Barely a few months ago it seemed unthinkable that Hosni Mubarak, the president who ruled Egypt unchallenged for 30 years, would ever have to answer for crimes he allegedly committed. Yesterday, the Egyptian revolutionaries who toppled the autocratic ruler earlier this year got their day in court.
Judge Ahmed Refaat, the head of the Egyptian Criminal Court, charged Mubarak with conspiring to kill over 800 protesters and abusing power to amass wealth. The former president pleaded “not guilty.” “I totally deny all those charges,” said the former president.
If convicted of ordering his security forces to kill Egyptian demonstrators to prolong three decades of rule, Mubarak faces 15 years in prison or the death penalty. For abusing power to amass wealth by corrupt means, he and his two sons, who have been named co-defendants, face five- to 15-year sentences.
Burden of proof
But convicting Mubarak may prove challenging. Usama Saraya, former editor-in-chief of the semi-official Al Ahram newspaper and a Mubarak loyalist, argues that it is not clear who gave the orders to crush the protesters. “It would not be difficult to prove that President Mubarak has not been criminally involved in killing those protesters if the trial maintained fairness,” Saraya said.
Saraya expects that calling such witnesses as Defense Minister Mohamed Hussein Tantawi would prove that Mubarak is not guilty. He believes, if Tantawi tells the court what took place in the days leading up to Mubarak’s resignation, he will say Mubarak did not give the orders. Tantawi now presides over the ruling military council.
Shady Taha, the vice president of the liberal Al-Ghad Party, disagreed. “I think it will not help Mubarak. It will [work] against him. What we are hearing from the military is that they received orders from Mubarak to shoot the protesters but they did not obey those orders,” he said.
Trial as stepping Stone
No matter whether Mubarak will eventually be convicted or acquitted, some experts say simply putting him on trial is paramount to the revolution’s future.
Habib Nassar is the director of the Middle East and North Africa program at the International Center for Transitional Justice in New York. For him, the trial is a necessity, but he stresses that it has to be a just trial.
“I do believe that in order to ensure a peaceful transition to democracy and the rule of law in Egypt, they need a justice approach not a revenge approach. If the Egyptian revolution wants to break […] with the past injustices, a fair trial and observing due process will be the first step toward democracy,” said Nassar.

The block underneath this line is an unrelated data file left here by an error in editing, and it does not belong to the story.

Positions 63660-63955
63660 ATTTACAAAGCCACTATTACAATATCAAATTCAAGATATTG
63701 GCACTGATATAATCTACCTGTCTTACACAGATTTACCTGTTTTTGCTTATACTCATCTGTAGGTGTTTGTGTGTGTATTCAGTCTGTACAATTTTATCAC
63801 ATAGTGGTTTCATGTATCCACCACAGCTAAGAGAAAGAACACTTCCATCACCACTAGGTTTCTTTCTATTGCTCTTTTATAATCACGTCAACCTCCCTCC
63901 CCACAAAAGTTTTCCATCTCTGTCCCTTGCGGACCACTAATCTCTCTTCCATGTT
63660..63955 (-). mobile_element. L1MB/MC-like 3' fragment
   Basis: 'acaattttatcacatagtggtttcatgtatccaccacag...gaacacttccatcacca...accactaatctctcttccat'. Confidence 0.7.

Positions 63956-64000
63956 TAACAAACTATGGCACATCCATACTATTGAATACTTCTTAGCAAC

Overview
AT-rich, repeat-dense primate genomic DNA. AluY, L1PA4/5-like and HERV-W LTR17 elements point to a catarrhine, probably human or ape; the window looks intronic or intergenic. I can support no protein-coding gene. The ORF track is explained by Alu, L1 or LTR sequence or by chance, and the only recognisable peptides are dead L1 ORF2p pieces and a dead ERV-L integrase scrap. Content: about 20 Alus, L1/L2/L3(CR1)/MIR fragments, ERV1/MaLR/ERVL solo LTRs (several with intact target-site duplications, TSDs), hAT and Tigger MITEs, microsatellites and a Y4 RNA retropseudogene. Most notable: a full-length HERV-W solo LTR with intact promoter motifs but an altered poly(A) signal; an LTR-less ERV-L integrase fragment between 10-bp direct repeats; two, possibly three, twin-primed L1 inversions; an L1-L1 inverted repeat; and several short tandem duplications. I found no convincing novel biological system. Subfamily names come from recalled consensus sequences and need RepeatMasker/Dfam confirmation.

Justice versus will of the people
No ruler of modern Egypt has ever been tried before the Egyptian people. Yesterday, Egyptians were able turn on their TV sets and see a once-untouchable president caged, lying flat on his back on a hospital gurney. For Usama Saraya, the former editor, it was an important and telling moment.
“As a person who was engaged in the political life under President Mubarak - whom I support - I was happy to see him in court because his appearance reflected his respect [for the] law and his courage, because he did not try to flee from Egypt or escape his leadership responsibilities.”
Still, Saraya believes that there exists a sharp divide on the Egyptian street over Mubarak’s trial, pointing out that the pitiful setting in which the former leader was observed could actually earn him sympathy and support.
Despite the courtroom drama, Shady Taha of the Al-Ghad Party says most Egyptians do want to see justice done.
“If you [talked to] family members of the young protestors that were killed on the 25th of January, you will not feel any sympathy [toward Mubarak], but putting all the feelings aside, we want to see a fair trial, and that is the position of the majority of the people,” Taha said.
A warning for other autocrats?
While most revolutionaries in Egypt celebrate Mubarak facing justice, rulers in Libya, Syria, Yemen and elsewhere in the Middle East are certain to take heed. Samer Shehata, a professor of political science at Georgetown University, points out that, after all, Mubarak is the first Arab leader to stand a trial for crimes committed against his own people. That alone, says he, serves as a “terrible precedent for unaccountable dictators, kings and princes.”
Habib Nassar of the International Center for Transitional Justice says that while Mubarak’s trial sends a stern warning to other authoritarian leaders in the Middle East, it is imperative to ensure that Mubarak gets a trial that is fair and conducted according to international standards. Otherwise, he adds, other dictators in the region would be able to dismiss it as political revenge.
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